As for the rest of Thursday’s releases, Australia’s employment data for January is due to be released. The unemployment rate is anticipated to have stayed at 5.0%, while the net change in employment is expected to show that the economy gained 15.2k jobs, less than December’s 21.6k. Even if we get a minor positive surprise, which may support the Aussie at the time, we stick to our guns that labor-related releases are unlikely to prove game changers. Governor Low discussed the case of a rate cut, even after the RBA acknowledged the strength of the labor market.
During the European day, apart from the Euro-area PMIs, we also get the final German CPIs for January, but, as it is usually the case, expectations are for the final number to confirm the preliminary estate, namely that inflation in Eurozone’s growth engine slowed to +1.4% yoy from +1.7%.
Later in the day, we get PMIs from the US as well. Specifically, we get the preliminary Markit indices for February, with the forecasts suggesting that the manufacturing index remained unchanged at 54.9, and the services one rose fractionally, to 54.4 from 54.2. This is likely to drive the composite index higher, but as we noted several times in the past, the market tends to pay more attention to the ISM indices, due out on March 1st and 5th. Durable goods orders for December and existing home sales for January are also coming out.
Finally, on Friday, we have Japan’s National CPIs for January. The headline rate is expected to have declined further, to +0.2% yoy from +0.3%, while the core rate is anticipated to have ticked up to +0.8% from +0.7%. That said, bearing in mind that both the headline and core Tokyo rates rose somewhat, we see the risks surrounding the headline rate as tilted to the upside. However, even if both the national rates rise somewhat, they would still be well below the BoJ’s objective of 2%. Thus, with all the Japanese inflation metrics, especially the Bank’s own core CPI, still far from that target, we stick to our guns that BoJ policymakers have a long way to go before they start to consider altering their ultra-loose monetary policy.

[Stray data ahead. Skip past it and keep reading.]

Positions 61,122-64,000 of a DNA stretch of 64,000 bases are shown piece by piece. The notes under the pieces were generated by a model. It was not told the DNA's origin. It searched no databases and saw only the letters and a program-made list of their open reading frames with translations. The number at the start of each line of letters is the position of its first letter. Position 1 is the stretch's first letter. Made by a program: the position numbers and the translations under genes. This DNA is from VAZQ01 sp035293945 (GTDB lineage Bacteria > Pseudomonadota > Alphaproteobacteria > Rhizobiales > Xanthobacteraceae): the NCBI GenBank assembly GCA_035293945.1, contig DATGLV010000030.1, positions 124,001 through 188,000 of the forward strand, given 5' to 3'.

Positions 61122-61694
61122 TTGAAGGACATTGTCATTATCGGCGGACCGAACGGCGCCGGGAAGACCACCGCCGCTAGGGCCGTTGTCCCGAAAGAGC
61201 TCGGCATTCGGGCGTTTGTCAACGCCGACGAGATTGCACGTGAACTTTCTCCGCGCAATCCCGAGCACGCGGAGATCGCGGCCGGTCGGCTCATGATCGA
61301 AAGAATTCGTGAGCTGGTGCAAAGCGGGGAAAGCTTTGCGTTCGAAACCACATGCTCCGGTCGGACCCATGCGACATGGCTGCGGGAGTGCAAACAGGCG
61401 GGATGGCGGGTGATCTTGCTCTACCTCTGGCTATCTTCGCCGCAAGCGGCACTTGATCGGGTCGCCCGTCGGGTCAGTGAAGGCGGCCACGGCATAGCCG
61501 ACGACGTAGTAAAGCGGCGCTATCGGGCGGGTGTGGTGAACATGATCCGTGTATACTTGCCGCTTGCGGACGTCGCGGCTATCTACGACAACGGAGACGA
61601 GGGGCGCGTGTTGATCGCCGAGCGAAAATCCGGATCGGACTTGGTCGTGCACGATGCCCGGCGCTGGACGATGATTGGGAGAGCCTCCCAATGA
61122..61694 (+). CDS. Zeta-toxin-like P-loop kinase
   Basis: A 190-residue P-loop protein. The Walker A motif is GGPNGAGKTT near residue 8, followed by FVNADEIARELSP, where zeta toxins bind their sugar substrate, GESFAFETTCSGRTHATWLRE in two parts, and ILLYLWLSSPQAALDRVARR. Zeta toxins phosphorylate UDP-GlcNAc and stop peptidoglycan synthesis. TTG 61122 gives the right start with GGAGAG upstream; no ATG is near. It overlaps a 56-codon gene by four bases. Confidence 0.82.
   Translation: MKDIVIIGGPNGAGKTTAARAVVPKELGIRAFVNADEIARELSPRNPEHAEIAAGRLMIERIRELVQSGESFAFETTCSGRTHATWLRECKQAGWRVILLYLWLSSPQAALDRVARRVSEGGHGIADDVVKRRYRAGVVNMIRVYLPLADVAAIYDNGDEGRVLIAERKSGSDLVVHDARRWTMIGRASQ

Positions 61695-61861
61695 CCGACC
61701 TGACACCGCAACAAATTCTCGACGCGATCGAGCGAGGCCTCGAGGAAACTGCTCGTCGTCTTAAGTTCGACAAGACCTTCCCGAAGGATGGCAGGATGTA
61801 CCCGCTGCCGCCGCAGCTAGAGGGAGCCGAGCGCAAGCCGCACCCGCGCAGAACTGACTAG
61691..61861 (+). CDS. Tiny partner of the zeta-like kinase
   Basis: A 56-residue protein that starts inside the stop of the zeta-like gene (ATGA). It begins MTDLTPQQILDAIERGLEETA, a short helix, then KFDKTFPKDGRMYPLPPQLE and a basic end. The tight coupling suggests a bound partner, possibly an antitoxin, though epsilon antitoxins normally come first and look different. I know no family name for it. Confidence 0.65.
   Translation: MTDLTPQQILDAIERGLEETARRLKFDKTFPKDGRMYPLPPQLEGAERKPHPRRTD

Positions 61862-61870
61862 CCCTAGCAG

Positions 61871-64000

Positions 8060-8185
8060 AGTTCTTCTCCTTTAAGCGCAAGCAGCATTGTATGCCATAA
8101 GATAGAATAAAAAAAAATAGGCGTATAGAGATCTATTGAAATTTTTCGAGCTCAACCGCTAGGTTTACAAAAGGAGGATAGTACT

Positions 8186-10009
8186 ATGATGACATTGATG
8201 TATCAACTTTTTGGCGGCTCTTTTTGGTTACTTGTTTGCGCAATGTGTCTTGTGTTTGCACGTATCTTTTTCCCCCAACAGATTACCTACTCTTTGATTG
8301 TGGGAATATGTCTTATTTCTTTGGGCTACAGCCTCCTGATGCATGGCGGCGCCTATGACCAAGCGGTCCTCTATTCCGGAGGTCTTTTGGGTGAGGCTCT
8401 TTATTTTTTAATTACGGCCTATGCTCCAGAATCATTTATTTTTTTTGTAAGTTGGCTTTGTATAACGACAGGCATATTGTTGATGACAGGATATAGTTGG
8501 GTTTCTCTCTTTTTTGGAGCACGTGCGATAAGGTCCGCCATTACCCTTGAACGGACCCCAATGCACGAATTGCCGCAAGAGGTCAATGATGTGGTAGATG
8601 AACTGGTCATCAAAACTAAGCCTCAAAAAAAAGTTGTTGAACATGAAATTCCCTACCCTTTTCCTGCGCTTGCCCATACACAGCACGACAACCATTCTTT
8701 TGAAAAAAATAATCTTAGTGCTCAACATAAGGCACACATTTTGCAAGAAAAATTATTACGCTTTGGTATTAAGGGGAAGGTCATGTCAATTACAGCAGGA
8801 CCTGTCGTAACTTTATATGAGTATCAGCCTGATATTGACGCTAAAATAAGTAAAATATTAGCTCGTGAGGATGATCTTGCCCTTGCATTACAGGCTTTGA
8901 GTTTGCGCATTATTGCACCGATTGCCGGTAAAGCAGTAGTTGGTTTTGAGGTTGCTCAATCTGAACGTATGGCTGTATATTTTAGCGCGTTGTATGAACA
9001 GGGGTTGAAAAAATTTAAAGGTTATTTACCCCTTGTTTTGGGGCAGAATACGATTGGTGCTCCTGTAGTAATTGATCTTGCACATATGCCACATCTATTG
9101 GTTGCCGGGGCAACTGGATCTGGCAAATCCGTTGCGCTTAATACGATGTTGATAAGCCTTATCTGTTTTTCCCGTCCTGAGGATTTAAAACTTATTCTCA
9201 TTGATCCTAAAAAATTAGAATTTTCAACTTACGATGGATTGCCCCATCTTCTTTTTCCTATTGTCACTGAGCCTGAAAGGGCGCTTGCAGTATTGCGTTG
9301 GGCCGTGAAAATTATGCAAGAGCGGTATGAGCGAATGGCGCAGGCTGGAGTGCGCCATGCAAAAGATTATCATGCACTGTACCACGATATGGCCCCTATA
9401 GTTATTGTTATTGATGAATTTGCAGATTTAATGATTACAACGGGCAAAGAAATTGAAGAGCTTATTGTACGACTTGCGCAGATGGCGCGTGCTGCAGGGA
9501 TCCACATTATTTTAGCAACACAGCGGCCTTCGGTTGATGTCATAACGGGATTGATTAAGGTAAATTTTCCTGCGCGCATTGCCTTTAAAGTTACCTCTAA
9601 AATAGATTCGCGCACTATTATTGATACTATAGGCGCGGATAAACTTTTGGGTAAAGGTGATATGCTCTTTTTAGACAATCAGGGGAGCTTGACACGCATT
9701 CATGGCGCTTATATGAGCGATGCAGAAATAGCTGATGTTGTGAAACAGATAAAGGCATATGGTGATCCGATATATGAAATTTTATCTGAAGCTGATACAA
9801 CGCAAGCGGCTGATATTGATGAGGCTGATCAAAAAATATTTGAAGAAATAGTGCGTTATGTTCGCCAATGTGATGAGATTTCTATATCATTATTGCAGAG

Later, we get the final CPIs for January from the Eurozone. As usual, the final rates are expected to confirm the initial estimates, namely that the headline CPI slowed to +1.4% yoy from +1.6%, and that the core rate ticked up to +1.1% yoy.
From Canada, we have retail sales for December. Headline sales are anticipated to have stagnated after falling 0.9% mom in November, while core sales are forecast to have fallen again, but at a somewhat slower pace (-0.5% mom from -0.6%). When they last met, BoC policymakers kept the door open for further rate increased and noted that growth has been running close to its potential rate. However, latest GDP data showed that economic activity contracted in November, dragging the yoy rate down to +1.7% from +2.2%. What’s more, although inflation for December came in higher than anticipated, and January’s employment data were decent overall, manufacturing sales slumped for the second consecutive month. Thus, another weak retail sales report may raise doubts as to whether the BoC could indeed maintain its upbeat view with regards to future rate increases. Having said all this though, investors may get hints on the Bank’s future plans by Governor Stephen Poloz, who speaks the day before. Thus, bearing in mind that they may already get the clues they need with regards to whether the Bank remains willing to hike more (or not), they may prefer to pay less attention to retail sales this time around.
The content we produce does not constitute investment advice or investment recommendation (should not be considered as such) and does not in any way constitute an invitation to acquire any financial instrument or product. JFD Group, its affiliates, agents, directors, officers or employees are not liable for any damages that may be caused by individual comments or statements by JFD Group analysts and assumes no liability with respect to the completeness and correctness of the content presented. The investor is solely responsible for the risk of his investment decisions. Accordingly, you should seek, if you consider appropriate, relevant independent professional advice on the investment considered. The analyses and comments presented do not include any consideration of your personal investment objectives, financial circumstances or needs. The content has not been prepared in accordance with the legal requirements for financial analyses and must therefore be viewed by the reader as marketing information. JFD Group prohibits the duplication or publication without explicit approval.
76% of the retail investor accounts lose money when trading CFDs with this provider. You should consider whether you can afford to take the high risk of losing your money. Please read the full .
Copyright 2019 JFD Group Ltd.